A bug's life
Meanwhile, these questions have not stopped researchers from starting to look at microbe-based approaches to treating obesity. But for this to be more than educated guesswork, scientists will have to figure out the precise molecular and biochemical mechanisms that link diet, gut microbes and body weight. They will also need to identify the particular bacteria, at species level, that may be involved.
Early work in this area suggested that the genes and biochemical pathways characteristic of obesity-associated microbiomes are more efficient at extracting energy from food than are those of normal-weight individuals. Essentially, an obese mouse gets more calories out of a cup of mouse chow than a lean mouse does. “Our hypothesis at that time was basically about energy harvest, that the microbiome helps to digest carbohydrates that would otherwise be indigestible to the host,” recalls Bäckhed, who worked on these questions as a postdoc in the Gordon lab.
But the picture soon got more complicated, as Bäckhed and others found that germ-free mice do not become obese when fed a Western-style diet high in fat and simple sugars — components of food that gut microbes have only a minor role in digesting. “The germ-free gut was still protecting these mice against obesity, suggesting that there are other mechanisms at play as well,” says Bäckhed.
Researchers have since shown that the gut microbiota can affect the body's signalling systems related to hunger and feeling full8, and even how quickly food passes through the gut9. Other studies have traced how diet and microbes can interact to produce inflammation and an impaired gut barrier, or 'leaky gut', which may contribute to obesity10.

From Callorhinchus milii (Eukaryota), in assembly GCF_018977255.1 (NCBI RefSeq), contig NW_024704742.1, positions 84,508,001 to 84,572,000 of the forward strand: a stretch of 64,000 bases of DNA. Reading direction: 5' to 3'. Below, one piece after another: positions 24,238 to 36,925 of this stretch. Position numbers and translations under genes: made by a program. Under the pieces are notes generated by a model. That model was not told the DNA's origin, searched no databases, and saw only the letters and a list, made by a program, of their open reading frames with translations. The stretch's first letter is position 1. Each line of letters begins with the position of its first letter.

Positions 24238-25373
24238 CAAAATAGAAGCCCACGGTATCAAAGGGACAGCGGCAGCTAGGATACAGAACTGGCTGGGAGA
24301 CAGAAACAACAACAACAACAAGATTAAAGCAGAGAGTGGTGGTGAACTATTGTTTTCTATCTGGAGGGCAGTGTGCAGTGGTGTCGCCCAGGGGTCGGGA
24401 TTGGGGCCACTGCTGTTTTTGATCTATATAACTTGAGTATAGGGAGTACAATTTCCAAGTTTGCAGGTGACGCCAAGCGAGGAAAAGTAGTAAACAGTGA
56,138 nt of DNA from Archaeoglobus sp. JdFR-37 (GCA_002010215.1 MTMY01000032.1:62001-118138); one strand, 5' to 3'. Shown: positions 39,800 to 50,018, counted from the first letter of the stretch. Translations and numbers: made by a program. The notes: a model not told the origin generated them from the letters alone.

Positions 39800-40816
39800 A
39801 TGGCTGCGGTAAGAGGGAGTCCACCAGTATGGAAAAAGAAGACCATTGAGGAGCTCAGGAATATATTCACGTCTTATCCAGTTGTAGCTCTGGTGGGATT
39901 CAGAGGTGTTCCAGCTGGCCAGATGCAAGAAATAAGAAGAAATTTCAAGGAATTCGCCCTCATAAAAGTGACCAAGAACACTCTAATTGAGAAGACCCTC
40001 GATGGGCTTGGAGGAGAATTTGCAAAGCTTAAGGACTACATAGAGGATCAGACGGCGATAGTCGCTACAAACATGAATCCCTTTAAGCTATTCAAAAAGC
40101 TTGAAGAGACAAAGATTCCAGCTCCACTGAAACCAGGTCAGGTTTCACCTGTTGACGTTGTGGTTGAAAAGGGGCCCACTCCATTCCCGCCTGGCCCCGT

In mice, it is possible to reverse many of these effects with prebiotics11, the most widely used of which is oligofructose, a type of indigestible carbohydrate found in foods such as bananas, garlic and Jerusalem artichokes. “We found that mice fed with oligofructose had an improved gut barrier function,” says Patrice Cani, a researcher into metabolism and nutrition at the Catholic University of Louvain in Belgium. The mice that were given prebiotics also had improved metabolic markers, reduced fat mass and reduced inflammation, Cani adds.
Of microbes and humans
It is not clear, however, how well these outcomes translate to humans. Last year, Cani and his colleagues reported that obese women who took a supplement of oligofructose and a similar substance called inulin every day for three months showed a slight decrease in fat mass and a reduction in blood levels of an inflammation-promoting molecule12. But the results “were not really equivalent to the ones we observed in mice”, Cani says.